- The Washington Times - Tuesday, August 8, 2000

Among the Mumiacs

"In the land of the Mumiacs, Philadelphia is the capital. Who are the Mumiacs? They are, in essence, the hardest American Left. Mumia Abu Jamal, the cop-killer on Death Row, is their central cause, or at least their central symbol. It was in [Philadelphia] that Jamal murdered Officer Daniel Faulkner… .

"On [Aug. 1] … the Mumiacs staged a high-profile event… . It was not exactly a press conference; it was not exactly a pep rally; … mainly, it was a hate session, designed to paint America … as a fascist country whose Hitler is that fierce ideologue George W. Bush… .

"As I was leaving, I spotted a T-shirt hailing the National Lawyers Guild, the old Communist front. 'Throwback,' I thought… .

"But as I looked around this room, and heard these people … I had a grim thought: They would put us in camps, had they the power. They really would."

Jay Nordlinger, writing on "Red Stars Over Philly," Aug. 2 in National Review on line at www.nationalreview.com

Wooing workers

"America's 20- and 30-somethings, traditionally the most mobile age group, now change residences far more than older adults… . About a third of all people in their 20s changed residences in 1997, more than double the rate for those 35 to 44 years old… . This fact is … a by-product of the new global information economy, and is evidence of a youth culture that has made mobility and change a crowning virtue.

" 'A whole generation of young people see the world as their job market and their playground, and they have a one-way ticket,' says Elissa Moses, who last year completed a massive survey of teen attitudes as vice-president of global marketing for Philips Electronics… .

"The movement of New Economy workers, and the development of technology work centers is crucial in shaping the economic landscape… . Wooing these workers who are the engines of economic growth in the information age will be increasingly vital to the cities and states which want to reap the rewards of growth."

Roberto Suro, writing on "Movement at Warp Speed," in the August issue of American Demographics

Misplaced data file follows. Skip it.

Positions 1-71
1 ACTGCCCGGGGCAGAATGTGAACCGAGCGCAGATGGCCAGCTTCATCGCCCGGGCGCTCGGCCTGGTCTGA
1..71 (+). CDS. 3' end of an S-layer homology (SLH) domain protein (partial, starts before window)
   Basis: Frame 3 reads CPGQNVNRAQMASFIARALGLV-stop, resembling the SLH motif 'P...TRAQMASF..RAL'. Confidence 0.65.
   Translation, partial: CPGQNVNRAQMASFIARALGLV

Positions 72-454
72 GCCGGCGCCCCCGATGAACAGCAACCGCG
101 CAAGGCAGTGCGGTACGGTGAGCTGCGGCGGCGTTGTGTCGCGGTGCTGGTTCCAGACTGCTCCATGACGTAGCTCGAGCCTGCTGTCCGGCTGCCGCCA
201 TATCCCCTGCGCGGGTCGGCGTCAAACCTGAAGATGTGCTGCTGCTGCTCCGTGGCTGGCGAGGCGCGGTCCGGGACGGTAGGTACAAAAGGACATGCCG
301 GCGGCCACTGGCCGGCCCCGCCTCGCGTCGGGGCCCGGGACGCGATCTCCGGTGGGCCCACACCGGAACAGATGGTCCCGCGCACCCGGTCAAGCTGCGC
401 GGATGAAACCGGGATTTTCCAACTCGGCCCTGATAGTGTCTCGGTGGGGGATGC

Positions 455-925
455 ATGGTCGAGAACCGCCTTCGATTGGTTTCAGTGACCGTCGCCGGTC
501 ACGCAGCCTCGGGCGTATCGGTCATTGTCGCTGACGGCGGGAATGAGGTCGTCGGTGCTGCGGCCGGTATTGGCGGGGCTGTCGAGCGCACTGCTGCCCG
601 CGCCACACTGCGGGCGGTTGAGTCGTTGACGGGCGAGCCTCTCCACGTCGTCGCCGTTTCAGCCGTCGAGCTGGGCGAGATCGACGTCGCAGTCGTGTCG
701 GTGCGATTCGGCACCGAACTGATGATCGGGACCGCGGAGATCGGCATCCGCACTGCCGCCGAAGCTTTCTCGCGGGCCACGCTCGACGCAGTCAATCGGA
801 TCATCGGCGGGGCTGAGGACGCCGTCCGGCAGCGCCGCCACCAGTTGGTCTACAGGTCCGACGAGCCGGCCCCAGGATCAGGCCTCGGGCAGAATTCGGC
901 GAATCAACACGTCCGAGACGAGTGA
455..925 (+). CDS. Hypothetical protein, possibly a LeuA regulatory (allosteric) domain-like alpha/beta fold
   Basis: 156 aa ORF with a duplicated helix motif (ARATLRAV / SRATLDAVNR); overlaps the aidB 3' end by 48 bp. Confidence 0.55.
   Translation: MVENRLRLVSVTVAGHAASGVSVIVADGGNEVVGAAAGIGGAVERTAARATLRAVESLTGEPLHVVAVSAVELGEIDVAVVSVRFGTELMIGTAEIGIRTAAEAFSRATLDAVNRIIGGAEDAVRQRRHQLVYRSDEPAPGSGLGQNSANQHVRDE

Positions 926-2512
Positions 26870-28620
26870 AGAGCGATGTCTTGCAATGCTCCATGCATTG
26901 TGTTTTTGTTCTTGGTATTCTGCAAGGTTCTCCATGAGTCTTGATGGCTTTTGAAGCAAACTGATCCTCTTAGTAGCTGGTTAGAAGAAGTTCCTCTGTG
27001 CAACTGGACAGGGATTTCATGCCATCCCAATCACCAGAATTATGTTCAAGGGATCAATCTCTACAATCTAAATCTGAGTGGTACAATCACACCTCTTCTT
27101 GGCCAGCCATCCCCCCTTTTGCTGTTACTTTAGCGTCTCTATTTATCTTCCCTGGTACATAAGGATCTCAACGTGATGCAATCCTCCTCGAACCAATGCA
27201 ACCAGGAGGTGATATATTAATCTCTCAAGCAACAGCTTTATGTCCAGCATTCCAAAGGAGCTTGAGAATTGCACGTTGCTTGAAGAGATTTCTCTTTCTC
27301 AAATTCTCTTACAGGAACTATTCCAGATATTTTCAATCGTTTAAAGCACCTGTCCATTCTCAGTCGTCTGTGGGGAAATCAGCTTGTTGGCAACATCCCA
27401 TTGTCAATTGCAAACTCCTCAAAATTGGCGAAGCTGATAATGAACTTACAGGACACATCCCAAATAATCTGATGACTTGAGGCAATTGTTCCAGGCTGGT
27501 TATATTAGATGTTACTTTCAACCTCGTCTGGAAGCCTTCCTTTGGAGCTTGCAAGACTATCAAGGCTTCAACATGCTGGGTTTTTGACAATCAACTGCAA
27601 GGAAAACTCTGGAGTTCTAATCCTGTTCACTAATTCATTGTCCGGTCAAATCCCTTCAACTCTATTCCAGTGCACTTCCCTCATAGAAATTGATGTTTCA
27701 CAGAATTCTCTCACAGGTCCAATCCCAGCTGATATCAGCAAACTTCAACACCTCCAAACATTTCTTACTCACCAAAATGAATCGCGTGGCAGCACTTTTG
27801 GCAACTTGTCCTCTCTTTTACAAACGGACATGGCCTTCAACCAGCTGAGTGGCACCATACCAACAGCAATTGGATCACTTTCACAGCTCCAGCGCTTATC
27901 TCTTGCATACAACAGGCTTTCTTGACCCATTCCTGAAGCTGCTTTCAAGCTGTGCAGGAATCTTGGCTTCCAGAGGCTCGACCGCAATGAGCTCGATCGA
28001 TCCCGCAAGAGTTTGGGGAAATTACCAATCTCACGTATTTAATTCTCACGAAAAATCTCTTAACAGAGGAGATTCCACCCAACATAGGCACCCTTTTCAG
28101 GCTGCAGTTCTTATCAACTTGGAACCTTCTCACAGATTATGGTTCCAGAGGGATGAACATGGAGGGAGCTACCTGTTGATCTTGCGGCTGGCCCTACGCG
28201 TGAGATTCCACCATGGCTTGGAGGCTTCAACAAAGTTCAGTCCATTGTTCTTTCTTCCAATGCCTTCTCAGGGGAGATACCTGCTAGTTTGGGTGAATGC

'Minor furor'?

"Last week … I extolled George W. Bush's selection of Richard Cheney as his vice-presidential running mate. In that column, I mentioned that the press would almost certainly key on Mr. Cheney's lesbian daughter in an attempt to embarrass the Cheney family and the Republican Party. I wrote: 'It is ludicrous to judge a man based on one errant, but loved, family member. As I've said many times, if one of my children announced to me they were homosexual, I would immediately embrace them and tell them my love for them would never fail even though I disagreed with their life's choice. However, their choice would not affect my personal ministry, as it should not affect Mr. Cheney's ability to serve as vice president.' …

"USA Today reporter Larry Copeland attempted to portray my words as having a negative effect on the Republican National Convention in Philadelphia. On July 31, Mr. Copeland wrote, 'Over the weekend, one of the right's best-known voices, the Rev. Jerry Falwell, created a minor furor by calling Cheney's daughter "errant" in his newsletter. Both gay and mainstream Republicans dismissed Falwell's remarks.'

"There was, in fact, no 'minor furor' as a result of the column. In fact, Mr. Copeland obviously took my statement out of context, singling out one word and avoiding the framework in which it was presented… .

"USA Today should be ashamed of the deceptive tactic it utilized to create this non-story."

Jerry Falwell, writing on "Mendacious Reporting at USA Today," in the Aug. 3 issue of 'Falwell Confidential'


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